While the term “March Madness” has a strong college basketball connotation (at least for Americans), in the Admissions world the madness of March corresponds to the release of admissions decisions, which will be forthcoming in the next few days. It’s a twofold big deal; both the culmination of months of painstaking work by our team and the start of a new phase of research and decision-making by our applicants as their grad school options come into focus. We feel a great sense of gratitude to all of our applicants for the time and effort you’ve expended to complete and submit your applications. It’s a privilege to get to know all of you through your applications, and we’re grateful for the work you put into them.
Most applicants will receive pretty straightforward decision information. Congratulations to those of you about to be admitted, and our sincere regrets for the disappointing news for those who are denied. The latter group should note that Fletcher welcomes both reapplications and requests for feedback, and remember that both our current student and alumni populations have many members whose first application wasn’t successful. We truly hope we’ll see another application from you in the future!
Some candidates will receive a more nuanced decision. A conditional admission might offer a space in the class contingent upon additional preparation, likely around English-language comprehension. Some applicants to the 18-month Master of Global Affairs (MGA) degree might receive an offer of admission to the two-year MALD instead, a potential surprise. Substantial full-time work experience and a very strong professional focus are virtual requirements for the MGA, and some otherwise-strong candidates who don’t meet that threshold will be offered a spot in the MALD class.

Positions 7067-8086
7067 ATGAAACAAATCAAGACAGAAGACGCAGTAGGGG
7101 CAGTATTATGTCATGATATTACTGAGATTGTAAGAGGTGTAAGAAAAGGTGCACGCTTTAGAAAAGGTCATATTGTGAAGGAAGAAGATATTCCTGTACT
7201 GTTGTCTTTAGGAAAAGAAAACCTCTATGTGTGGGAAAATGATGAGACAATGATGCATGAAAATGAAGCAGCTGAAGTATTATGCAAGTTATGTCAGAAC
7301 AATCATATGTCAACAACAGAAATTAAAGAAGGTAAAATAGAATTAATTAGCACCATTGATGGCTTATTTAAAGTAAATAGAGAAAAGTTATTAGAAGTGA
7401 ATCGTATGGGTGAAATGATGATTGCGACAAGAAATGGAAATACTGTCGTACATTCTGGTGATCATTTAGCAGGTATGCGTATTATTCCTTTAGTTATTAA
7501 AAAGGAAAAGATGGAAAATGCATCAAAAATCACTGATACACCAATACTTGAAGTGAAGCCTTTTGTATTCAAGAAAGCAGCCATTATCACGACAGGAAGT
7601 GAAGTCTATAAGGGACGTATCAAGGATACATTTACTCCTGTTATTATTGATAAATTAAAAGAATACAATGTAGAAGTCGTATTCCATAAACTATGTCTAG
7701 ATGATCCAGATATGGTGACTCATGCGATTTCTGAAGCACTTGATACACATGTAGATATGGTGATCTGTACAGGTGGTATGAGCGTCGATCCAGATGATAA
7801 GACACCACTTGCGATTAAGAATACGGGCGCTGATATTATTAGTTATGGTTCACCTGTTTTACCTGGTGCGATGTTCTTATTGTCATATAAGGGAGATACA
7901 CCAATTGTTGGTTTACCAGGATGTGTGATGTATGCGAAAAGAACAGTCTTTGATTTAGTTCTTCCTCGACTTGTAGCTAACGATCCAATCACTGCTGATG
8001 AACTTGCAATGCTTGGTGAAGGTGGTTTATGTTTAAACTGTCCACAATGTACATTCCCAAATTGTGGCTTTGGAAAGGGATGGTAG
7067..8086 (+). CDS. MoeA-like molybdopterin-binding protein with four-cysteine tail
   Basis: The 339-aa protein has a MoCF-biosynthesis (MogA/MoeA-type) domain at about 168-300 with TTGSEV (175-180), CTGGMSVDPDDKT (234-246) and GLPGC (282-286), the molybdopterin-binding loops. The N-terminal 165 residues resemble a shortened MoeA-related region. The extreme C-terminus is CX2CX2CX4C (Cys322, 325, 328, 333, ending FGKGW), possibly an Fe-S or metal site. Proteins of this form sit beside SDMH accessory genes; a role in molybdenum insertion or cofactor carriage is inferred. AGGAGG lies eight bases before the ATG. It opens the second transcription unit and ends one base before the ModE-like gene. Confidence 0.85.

Other applicants will receive an offer of a spot on the Waitlist. Given that the applicant pool every year includes more well-qualified candidates than available spots in the class, there are always accomplished applicants to whom we’re nonetheless unable to offer admission. If you’re offered a spot on the Waitlist, you’ll need to accept or decline that offer. Soon after our April 20 response deadline for admitted candidates, we’ll assess how many (if any) spaces remain the class, and make offers of admission to the strongest remaining Waitlisted candidates until the class is full. By definition, accepting a spot on the Waitlist means putting up with a period of uncertainty, and it’s up to each candidate to decide how they’d like to proceed. It’s an admittedly uncertain and possibly frustrating position to be in, I know. For what it’s worth, I can tell you that we tend to admit at least a handful of Waitlisted candidates in most years.
One way or another, we’re looking forward to continuing to be in touch. Thanks again, applicants, and best of luck to all of you!